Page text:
One thing I’d really like to say is a big thank you to all the people who have supported me since I’ve arrived in the UK, people like Refugee Action and Hereford Council. I wouldn’t be here in this position if they hadn’t helped me.

“The journey I took to come here...it was like something out of a film – a very dangerous film. I don’t know if I could ever make a journey like that again” – Firty

FIRTY, 20, SUDAN

I left the Sudan as there was a war and I wanted to travel to a safe country. In my head I wanted to come to the UK because we know a lot about the UK where I’m from. A lot of people in the Sudan even before they brush their teeth will listen to BBC radio.

In my interview with the Home Office they asked me who I knew in the UK. I told them I knew many people such as David Beckham… they were like ‘No… do you have any family here?’

Then I understood. I said no, I don’t have any family here but I told them living in the UK was one of my dreams – it’s a free country and you can get a good education. I live in Birmingham at the moment and I like it, to me it looks like an African city and that makes me feel at home. I came here from Calais and at first it was difficult but I joined the Red Cross as a volunteer on the ‘surviving to thriving’ programme. My dream now is to become an airplane pilot.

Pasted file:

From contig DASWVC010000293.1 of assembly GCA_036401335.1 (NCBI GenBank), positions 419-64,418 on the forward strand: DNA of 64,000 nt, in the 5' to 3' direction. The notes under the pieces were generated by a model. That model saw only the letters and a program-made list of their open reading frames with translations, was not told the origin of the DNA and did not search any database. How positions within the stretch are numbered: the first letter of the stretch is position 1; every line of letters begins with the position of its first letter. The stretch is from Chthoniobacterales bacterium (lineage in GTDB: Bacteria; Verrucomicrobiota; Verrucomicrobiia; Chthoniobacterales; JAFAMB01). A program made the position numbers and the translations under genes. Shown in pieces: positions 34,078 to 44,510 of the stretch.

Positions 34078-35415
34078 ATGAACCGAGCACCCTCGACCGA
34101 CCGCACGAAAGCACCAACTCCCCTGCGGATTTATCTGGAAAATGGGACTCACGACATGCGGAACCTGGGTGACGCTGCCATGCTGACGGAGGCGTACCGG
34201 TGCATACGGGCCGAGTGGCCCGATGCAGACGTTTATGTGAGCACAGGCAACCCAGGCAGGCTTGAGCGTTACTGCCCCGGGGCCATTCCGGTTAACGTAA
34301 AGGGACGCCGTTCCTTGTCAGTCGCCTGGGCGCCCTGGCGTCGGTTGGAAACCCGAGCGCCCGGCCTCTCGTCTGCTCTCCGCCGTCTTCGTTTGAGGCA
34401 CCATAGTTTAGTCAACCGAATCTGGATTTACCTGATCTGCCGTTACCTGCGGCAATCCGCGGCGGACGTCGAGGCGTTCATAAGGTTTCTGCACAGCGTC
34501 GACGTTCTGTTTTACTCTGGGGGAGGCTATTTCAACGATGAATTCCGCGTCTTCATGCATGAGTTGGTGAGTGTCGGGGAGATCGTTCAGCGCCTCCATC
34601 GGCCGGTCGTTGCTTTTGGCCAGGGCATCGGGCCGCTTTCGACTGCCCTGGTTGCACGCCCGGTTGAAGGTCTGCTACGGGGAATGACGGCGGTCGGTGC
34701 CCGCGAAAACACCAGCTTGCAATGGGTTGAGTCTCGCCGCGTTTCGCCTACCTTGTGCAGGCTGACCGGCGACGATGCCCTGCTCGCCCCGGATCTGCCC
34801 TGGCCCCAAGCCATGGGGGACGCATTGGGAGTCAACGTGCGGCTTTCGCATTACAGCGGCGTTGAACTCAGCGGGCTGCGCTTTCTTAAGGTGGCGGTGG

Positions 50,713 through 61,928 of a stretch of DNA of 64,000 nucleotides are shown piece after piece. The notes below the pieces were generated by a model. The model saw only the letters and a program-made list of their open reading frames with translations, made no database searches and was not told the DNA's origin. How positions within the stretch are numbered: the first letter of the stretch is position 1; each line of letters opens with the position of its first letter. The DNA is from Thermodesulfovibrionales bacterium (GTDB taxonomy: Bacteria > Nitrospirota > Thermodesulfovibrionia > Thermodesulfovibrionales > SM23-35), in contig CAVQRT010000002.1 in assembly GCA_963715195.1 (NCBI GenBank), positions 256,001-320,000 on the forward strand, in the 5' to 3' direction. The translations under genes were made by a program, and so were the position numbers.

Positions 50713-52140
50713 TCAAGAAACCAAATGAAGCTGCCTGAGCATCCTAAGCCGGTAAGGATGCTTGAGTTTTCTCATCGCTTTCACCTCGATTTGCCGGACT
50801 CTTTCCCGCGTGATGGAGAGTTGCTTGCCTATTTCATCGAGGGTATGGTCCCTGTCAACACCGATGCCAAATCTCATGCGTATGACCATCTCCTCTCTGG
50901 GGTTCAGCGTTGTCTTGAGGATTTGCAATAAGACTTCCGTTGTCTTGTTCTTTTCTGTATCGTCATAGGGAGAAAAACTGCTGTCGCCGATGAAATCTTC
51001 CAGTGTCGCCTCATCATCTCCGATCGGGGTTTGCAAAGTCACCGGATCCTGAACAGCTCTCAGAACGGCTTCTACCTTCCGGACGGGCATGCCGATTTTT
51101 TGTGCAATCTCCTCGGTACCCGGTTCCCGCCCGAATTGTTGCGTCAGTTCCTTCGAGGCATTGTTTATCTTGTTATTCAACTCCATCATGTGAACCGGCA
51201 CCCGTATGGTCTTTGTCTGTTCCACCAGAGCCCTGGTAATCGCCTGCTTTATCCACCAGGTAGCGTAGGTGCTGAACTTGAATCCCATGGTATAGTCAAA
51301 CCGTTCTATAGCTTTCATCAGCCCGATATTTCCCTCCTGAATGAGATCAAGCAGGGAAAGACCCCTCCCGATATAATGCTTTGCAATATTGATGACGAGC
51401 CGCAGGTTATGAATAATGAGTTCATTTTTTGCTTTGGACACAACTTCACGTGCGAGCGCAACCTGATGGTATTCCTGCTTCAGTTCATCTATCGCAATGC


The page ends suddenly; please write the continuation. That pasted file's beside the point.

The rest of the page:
I’m a big fan of Manchester United and I’ve supported them from birth. When the Premier League is on everyone in the Sudan watches it. I play football here and it’s how I’ve made a lot of friends. I’d like to do a refereeing course so I could be a referee at some point, someone told me that they’d never seen a black referee in the UK. I told them that once I train here I could be a referee wherever I wanted, throughout Africa and the Middle East as now I speak both English and Arabic.

I believe I can do it but I spend a lot of time thinking as I’m currently living by myself in a hostel. In general I’ve found that the English people have been very welcoming, they haven’t focussed at all on the colour of my skin, my language or my look.